He was a founding member of the Southern Christian Leadership Conference (SCLC) chapters in St. Petersburg and Pinellas County in 1982 and a co-founder of the National Christian League of Councils (NCLC) in 2009.

Pastor Miller worked tirelessly to get the Manhattan Casino and Mercy Hospital designated as historical sites. In 1996 he worked to save Jordan Park from demolition and worked to have Ninth Street designated as Dr. Martin Luther King Jr. Street.

He worked during the Martin Luther King Jr. Parade and the Battle of the Bands to provide food for many of the band players from all over the nation, including Bethune Cookman University, Morris Brown College, Jackson State University, and Texas Southern University.

In 2014 and 2018, he joined NCLC director Brown in demanding that police officers in St. Petersburg wear body cameras. Police Chief Anthony Holloway, the reluctant Mayor Rick Kriseman, and the city council were heavily lobbied, pushed, and tugged, and Holloway complied. Now SPPD officers are wearing body cams.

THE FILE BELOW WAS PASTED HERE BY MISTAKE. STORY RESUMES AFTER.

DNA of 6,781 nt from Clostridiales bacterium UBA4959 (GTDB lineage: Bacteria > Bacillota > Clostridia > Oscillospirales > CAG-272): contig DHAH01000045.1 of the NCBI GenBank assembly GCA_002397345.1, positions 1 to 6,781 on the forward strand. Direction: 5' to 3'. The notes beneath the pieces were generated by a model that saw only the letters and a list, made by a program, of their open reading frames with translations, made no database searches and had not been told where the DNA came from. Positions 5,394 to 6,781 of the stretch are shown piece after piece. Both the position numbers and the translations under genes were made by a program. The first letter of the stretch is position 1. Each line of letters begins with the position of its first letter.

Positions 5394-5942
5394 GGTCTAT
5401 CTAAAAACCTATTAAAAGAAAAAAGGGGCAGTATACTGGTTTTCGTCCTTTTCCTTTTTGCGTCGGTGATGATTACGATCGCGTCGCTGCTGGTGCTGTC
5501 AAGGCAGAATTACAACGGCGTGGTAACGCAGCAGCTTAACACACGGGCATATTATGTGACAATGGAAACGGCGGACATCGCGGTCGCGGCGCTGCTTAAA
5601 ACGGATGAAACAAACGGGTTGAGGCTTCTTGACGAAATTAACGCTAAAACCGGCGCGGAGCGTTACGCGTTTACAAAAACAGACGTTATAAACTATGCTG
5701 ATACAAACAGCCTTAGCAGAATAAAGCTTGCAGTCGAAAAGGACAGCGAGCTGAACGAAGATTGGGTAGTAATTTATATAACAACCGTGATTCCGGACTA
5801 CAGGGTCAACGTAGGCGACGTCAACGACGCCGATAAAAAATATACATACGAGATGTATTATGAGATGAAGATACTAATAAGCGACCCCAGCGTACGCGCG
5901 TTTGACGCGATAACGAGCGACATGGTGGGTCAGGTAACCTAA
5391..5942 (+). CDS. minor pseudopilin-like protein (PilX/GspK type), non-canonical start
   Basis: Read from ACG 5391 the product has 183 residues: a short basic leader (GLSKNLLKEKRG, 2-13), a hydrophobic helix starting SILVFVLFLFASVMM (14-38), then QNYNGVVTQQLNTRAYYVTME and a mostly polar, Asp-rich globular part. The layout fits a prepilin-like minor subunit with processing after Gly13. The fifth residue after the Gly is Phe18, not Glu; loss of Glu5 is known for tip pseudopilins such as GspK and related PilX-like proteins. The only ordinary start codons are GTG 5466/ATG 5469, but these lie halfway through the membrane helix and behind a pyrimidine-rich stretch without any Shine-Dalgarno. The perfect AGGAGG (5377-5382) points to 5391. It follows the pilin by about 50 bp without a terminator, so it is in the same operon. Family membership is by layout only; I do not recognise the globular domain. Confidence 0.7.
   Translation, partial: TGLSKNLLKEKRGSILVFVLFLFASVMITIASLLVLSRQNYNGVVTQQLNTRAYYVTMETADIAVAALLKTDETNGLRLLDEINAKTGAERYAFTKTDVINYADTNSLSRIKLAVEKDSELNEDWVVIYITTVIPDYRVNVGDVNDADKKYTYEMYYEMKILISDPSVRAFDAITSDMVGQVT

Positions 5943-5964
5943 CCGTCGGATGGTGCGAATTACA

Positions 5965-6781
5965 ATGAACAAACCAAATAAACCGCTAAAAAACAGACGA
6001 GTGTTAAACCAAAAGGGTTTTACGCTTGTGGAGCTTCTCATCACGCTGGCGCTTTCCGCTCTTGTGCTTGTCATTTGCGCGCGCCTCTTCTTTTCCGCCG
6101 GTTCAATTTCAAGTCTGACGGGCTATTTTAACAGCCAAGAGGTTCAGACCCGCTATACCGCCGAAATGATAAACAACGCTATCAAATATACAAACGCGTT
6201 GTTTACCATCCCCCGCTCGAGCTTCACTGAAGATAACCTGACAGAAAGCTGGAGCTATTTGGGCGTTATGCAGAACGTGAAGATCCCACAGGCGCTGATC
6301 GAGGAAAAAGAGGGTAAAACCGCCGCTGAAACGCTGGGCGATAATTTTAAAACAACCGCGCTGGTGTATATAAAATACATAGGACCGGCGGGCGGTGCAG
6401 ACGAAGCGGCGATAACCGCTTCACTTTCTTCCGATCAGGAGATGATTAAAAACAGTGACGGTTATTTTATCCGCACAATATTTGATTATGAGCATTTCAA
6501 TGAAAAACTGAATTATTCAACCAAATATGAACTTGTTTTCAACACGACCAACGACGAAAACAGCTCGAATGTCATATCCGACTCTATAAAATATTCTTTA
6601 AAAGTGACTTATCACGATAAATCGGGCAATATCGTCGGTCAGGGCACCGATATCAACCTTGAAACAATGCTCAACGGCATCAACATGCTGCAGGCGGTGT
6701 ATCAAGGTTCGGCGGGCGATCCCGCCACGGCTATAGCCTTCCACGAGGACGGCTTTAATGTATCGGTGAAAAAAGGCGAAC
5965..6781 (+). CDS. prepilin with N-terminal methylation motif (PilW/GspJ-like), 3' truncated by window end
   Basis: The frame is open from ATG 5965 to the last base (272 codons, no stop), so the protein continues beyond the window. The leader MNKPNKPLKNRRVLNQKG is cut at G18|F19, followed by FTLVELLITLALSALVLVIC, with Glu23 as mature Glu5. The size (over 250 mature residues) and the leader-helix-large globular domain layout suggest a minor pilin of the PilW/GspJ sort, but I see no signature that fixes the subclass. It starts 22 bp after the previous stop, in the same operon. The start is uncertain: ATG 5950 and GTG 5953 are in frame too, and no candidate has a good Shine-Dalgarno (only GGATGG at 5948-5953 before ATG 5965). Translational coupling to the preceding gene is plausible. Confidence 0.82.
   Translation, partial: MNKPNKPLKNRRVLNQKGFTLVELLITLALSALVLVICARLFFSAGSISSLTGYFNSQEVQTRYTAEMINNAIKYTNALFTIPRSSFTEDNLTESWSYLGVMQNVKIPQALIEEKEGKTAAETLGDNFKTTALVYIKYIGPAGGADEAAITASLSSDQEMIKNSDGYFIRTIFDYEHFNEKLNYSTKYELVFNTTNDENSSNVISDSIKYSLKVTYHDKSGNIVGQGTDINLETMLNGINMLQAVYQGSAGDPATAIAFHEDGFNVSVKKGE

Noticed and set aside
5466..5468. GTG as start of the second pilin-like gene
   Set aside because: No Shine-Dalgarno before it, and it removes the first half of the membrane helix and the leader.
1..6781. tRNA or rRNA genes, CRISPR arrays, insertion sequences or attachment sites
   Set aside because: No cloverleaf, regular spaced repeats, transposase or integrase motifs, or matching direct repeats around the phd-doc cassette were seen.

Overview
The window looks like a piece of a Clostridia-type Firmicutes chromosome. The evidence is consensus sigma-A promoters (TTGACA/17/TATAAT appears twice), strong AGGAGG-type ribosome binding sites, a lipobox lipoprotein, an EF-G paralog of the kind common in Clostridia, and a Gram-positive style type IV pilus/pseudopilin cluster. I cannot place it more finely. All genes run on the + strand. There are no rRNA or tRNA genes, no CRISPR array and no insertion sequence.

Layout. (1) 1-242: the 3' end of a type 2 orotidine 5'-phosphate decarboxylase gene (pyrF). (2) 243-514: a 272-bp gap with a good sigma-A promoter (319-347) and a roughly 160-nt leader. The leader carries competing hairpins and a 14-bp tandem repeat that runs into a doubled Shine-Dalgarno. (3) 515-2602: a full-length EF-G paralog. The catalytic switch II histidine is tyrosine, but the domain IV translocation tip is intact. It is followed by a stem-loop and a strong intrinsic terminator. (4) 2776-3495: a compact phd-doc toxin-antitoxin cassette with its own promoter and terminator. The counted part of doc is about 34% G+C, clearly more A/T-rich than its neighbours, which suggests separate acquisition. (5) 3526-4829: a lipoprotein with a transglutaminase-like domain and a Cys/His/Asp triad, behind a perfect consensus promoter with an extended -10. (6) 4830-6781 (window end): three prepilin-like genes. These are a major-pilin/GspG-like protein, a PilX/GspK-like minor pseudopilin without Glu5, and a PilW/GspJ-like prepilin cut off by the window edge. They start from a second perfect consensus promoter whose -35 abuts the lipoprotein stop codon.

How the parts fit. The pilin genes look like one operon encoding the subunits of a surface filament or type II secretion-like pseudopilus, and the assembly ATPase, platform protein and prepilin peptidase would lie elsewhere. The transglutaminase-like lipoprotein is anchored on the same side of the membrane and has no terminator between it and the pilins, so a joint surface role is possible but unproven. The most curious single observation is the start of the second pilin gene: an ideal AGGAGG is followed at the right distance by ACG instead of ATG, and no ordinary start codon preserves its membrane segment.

He even joined Pinellas Technical College as a culinary arts instructor, where he was known for his strong discipline style and loving approach to his students while also serving as a mentor.

Rev. Miller was the most called on minister in Pinellas County to visit those in the hospitals and to preside over hundreds of funeral services.  He never gave a message longer than 20 minutes.

Haynes, his godson, recalled that Rev. Miller had a reputation of being on time and never running out of food. He was also prompt when asked to visit the sick or pray for a grieving family. He was often accompanied by his wife, Mrs. Esther Miller.

Miller, steeled by a critical spiritual and religious education undergirded by studies at Moody Bible Institute, personally mentored Haynes (president and CEO of the Pinellas County Urban League and associate pastor of New Pleasant Grove Baptist Church), Rev. Robert Vinson, senior pastor of Faith Memorial Baptist Church, and Rev. Frank Peterman, senior pastor of Rock of Jesus Baptist Church.

He was a long-time financial supporter of the Pinellas County Urban League and trusted advisor to Haynes and Brown.

Rev. Miller leaves behind his beloved wife Esther; his daughter, Veronica Norfleet, son-in-law Joseph Norfleet; Alvina Miller, daughter; brother, Raymond Howard, his companion; Linda Merkison and Kimberly Johnson, nieces; his sister-in-law, Margaret Davis; aunt Rosanna McCullough; cousins Jan and Sylvia Perry; Alice Williams, goddaughter; and adopted son and daughter-in-law Rev. Watson L. Haynes (wife Valerie), along with a host of cousins, special friends, and classmates.

Funeral Services will be held on Saturday, July 10, at 11 a.m. at First Baptist Church of St. Petersburg, 1900 Gandy Blvd. N, St. Petersburg.  Smith Funeral Home will oversee the funeral services.